Violence Escalates in Haiti as Gangs Attack National Palace and Interior Ministry

aerial photography of assorted color buildings

Prime Minister Stranded Abroad, US Military Personnel Enter Haiti to Assist Embassy Staff.

Over the weekend, Port-au-Prince, the capital of Haiti, experienced a surge in violence as heavily armed gangs attacked the National Palace and set fire to part of the Interior Ministry using petrol bombs. This violence follows a sustained attack on the international airport, which remains closed to all flights, including one carrying Prime Minister Ariel Henry. Henry, who attempted to return to Haiti from the United States last week, was refused permission to land and was subsequently turned away from the neighboring Dominican Republic, leaving him stranded in Puerto Rico, unable to enter the nation he ostensibly leads.

Amidst this chaos, a group of US military personnel managed to enter Haiti following a request from the US State Department. The Pentagon confirmed an operation to “augment the security” of the US embassy in Port-au-Prince and airlift all non-essential staff to safety. Similarly, the EU evacuated all of its diplomats, highlighting the gravity of the situation.

However, millions of Haitians are trapped in the midst of this violence, with no means of escape. The State University of Haiti Hospital, known as the general hospital, is in a dire state, with no medical staff present. Patients are left unattended, with a decomposing body lying in a bed next to them, highlighting the desperate conditions.

The gangs’ control over the capital is nearly absolute, with reports indicating they control more than 80% of Port-au-Prince. The country’s most notorious gang leader, Jimmy “Barbecue” Chérizier, has demanded the prime minister’s resignation, warning of civil war and genocide if his demands are not met.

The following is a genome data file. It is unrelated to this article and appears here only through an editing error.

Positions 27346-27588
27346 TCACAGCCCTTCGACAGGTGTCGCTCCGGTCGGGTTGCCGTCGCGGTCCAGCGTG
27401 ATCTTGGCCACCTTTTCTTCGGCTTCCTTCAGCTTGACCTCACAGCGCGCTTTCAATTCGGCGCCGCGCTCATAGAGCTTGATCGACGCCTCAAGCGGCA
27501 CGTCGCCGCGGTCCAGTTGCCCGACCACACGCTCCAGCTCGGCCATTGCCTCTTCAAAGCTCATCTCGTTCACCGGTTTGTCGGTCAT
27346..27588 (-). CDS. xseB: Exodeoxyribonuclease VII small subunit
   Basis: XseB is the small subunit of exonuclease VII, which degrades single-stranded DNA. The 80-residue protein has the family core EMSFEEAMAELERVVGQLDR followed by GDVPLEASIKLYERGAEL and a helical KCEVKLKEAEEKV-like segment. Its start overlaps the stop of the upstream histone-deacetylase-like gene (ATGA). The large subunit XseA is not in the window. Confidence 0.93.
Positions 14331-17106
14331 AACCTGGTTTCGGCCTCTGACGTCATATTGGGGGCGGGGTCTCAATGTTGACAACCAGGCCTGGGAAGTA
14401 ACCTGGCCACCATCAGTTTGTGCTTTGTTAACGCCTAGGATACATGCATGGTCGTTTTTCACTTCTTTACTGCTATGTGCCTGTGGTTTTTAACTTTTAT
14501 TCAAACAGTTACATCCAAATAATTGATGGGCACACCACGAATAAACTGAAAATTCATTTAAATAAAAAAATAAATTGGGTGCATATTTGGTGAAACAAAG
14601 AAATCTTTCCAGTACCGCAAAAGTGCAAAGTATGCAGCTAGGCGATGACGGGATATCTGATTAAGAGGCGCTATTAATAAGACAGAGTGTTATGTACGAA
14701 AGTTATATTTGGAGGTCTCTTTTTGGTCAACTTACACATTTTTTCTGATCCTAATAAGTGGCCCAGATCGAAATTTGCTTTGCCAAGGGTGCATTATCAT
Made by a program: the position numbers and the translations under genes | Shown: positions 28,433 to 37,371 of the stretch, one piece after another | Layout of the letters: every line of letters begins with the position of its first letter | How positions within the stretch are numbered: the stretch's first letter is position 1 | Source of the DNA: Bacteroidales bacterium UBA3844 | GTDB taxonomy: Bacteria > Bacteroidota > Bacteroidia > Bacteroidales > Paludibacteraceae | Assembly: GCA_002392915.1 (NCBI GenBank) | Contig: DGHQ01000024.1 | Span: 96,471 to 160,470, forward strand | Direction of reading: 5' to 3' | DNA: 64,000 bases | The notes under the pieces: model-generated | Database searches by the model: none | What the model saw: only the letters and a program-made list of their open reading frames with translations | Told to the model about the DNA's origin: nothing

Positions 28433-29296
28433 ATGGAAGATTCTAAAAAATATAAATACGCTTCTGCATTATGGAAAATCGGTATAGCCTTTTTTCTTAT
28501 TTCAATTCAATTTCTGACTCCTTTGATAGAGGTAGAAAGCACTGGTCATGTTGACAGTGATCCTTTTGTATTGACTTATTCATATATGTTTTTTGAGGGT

The police, outnumbered and demoralized, are struggling to maintain order. Looting and attacks on police stations are rampant, further destabilizing the situation. Despite the dangers, many people are forced to venture out to make a living, as the economic repercussions of the violence are deeply felt.

The instability in Haiti has prompted an emergency summit of the Caricom regional group in Jamaica, highlighting the regional and international concern over the situation. The idea of a nation of some 11 million people being run by gangs is of huge concern, particularly given the potential impact on outward migration.

While the Biden administration has publicly called for Henry’s return to Haiti to stand down and begin a transition to a new government, privately, US diplomats are increasingly aware that his return may further destabilize the situation. A UN-backed plan for a Kenyan-led rapid reaction force to tackle the gangs is still far from becoming a reality.

In addition to the gang violence, around 4,000 inmates escaped a week ago after an attack on the main prison in Port-au-Prince, further contributing to the lawlessness gripping the nation.

With a prime minister unable to return, violent gangs in control of the capital, and dead bodies piling up on the streets, Haiti is currently a nation on the brink of collapse, facing one of its biggest crises in recent history.